Infections, hospitalizations ‘going up’ with Delta variant; Here’s what to know before heading back to school

Coronavirus in Kansas

TOPEKA, Kan. (KSNT) – As students prepare to head back to school next month, some parents may be wondering what coronavirus vaccine requirements may look like for schools. But, in Kansas, there are none.

State law only requires schools to enforce vaccinations that are listed by the state health secretary. The coronavirus vaccine is not on that list, but state health officials are encouraging people that are eligible to get the vaccine, especially as the highly contagious Delta variant spreads.

“Infection’s going up, hospitalizations going up, primarily due to this spread of the Delta virus,” Norman told Kansas Capitol Bureau on Tuesday.

The Delta variant is becoming the more predominant variant in the state and across the nation, according to health officials. The state’s health secretary noted that the viral loads, which measure the amount of a virus in an organism, is higher so it makes it more likely that they’re going to get sicker and more likely that they’re going to spread the illness.

With concerns of the variant spreading, the state has partnered with different counties and community organizations to encourage vaccine support and testing.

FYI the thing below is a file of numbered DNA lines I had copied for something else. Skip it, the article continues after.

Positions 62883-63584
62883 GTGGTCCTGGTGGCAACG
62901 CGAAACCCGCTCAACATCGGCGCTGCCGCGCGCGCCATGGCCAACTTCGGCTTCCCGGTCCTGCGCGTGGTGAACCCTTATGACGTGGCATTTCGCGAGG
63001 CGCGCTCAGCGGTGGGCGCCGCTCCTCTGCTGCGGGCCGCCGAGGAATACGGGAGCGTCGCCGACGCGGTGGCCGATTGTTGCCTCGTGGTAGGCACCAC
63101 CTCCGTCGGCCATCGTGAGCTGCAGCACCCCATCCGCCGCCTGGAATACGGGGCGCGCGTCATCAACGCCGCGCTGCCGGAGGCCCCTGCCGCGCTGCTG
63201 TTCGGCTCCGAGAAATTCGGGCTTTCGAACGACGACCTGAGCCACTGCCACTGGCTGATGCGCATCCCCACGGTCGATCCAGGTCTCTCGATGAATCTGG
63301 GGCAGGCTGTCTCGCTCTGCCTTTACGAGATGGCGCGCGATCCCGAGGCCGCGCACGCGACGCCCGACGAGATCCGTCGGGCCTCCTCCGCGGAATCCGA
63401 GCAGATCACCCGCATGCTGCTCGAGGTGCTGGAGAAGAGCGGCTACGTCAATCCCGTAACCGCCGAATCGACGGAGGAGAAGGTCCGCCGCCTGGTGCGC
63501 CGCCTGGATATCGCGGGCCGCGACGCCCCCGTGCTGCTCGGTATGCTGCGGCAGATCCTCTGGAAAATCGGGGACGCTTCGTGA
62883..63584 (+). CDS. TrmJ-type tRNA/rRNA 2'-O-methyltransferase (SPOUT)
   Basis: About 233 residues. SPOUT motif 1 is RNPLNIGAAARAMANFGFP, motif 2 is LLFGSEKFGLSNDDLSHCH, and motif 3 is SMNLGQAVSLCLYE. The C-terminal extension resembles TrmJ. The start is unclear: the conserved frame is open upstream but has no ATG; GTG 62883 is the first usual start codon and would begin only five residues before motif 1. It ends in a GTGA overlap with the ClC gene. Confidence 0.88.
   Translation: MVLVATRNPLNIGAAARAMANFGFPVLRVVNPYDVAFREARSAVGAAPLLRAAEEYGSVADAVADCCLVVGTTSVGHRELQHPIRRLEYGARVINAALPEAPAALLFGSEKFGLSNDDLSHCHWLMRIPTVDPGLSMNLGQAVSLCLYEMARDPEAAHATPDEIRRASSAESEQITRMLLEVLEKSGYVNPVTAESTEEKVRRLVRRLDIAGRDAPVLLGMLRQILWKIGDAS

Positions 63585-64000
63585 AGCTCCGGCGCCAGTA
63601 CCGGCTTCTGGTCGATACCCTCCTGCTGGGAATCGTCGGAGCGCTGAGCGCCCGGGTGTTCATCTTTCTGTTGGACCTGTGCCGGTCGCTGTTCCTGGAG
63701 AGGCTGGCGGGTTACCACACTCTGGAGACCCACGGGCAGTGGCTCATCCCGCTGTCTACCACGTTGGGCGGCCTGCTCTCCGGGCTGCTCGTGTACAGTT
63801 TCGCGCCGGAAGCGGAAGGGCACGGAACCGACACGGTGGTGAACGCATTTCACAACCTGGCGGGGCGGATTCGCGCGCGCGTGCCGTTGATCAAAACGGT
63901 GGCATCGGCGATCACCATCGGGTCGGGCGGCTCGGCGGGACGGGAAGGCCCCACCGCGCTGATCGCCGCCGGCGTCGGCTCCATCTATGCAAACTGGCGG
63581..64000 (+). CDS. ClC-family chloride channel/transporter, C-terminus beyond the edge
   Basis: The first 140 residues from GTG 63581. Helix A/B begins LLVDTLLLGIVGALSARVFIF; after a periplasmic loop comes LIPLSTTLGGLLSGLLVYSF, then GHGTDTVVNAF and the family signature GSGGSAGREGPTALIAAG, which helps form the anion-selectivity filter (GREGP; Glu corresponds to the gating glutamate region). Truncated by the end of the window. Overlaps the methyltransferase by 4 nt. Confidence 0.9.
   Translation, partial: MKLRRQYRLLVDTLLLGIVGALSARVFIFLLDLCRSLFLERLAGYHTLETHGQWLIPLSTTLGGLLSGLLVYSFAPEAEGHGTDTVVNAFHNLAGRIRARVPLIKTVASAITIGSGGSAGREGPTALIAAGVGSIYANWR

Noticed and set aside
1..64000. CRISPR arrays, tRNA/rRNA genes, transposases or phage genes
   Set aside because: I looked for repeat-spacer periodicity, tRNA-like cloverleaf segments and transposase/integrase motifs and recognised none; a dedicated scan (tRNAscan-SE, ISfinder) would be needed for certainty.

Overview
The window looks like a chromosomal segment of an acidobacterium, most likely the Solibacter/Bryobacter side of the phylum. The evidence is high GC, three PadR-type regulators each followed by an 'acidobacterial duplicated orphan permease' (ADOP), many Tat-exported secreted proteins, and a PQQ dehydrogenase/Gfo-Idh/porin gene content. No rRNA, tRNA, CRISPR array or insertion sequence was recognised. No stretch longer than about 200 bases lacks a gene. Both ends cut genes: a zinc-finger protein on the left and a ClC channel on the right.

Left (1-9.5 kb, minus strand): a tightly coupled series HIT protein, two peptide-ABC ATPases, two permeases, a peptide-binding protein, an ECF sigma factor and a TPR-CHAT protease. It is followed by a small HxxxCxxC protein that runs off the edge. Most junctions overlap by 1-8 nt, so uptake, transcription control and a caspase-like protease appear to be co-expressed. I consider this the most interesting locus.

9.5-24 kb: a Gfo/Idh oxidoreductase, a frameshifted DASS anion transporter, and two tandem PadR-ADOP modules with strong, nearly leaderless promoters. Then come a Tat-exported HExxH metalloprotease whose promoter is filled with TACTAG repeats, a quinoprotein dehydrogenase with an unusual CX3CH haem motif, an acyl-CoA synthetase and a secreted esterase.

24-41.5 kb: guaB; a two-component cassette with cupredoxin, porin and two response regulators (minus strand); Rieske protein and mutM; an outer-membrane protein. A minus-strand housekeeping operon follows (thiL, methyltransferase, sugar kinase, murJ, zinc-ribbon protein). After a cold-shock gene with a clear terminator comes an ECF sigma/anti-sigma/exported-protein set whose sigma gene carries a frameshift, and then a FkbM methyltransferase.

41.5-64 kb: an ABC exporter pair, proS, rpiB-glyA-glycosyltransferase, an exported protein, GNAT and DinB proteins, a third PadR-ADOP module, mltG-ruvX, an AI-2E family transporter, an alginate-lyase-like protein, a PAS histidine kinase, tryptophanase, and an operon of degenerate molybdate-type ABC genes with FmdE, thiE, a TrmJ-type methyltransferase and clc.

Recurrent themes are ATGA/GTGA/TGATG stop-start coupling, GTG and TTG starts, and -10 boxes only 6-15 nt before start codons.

Topeka Rescue Mission Ministries is just one of the organizations the state has partnered with. The group’s community outreach coordinator, Mark Degroff, said he’s on a quest to build physical and spiritual health, as he greets community members from all walks of life, usually those in vulnerable communities.

“We are out here to get in the way of people, and to engage with people, who are unsheltered and homeless,” Degroff said.

The rescue mission’s event provides free resources to homeless people in the community and is able to have authorized healthcare workers conduct testing and administer vaccinations on-site with a state-sponsored mobile clinic.

Dr. Norman said while there have been rare breakthrough infections among people who are partially or fully vaccinated, those who are infected usually recover quickly. He said unvaccinated people are the most at risk, which is why it’s important for people who are eligible to get vaccinated before school starts.

Right now, people 12 and up can get the coronavirus vaccine, but students, teachers and staff can still choose whether or not to get the vaccine when they return to school.

According to the state board of education, no school districts are requiring coronavirus vaccinations. However, Dr. Norman said the vaccines are still the best way for people to protect themselves from the current variants.

“The vaccine is still very good against the Delta strain, and all the other strains,” Norman said. “We want to have the school year start off and be as normal of a school year as possible. To have anyone that can receive the vaccination that is twelve and older to be vaccinated.” 

The state board of education provides safety recommendations for schools and what’s enforced is determined at the local level. For those who are not vaccinated, health officials are encouraging social distancing and wearing masks to stay safe.

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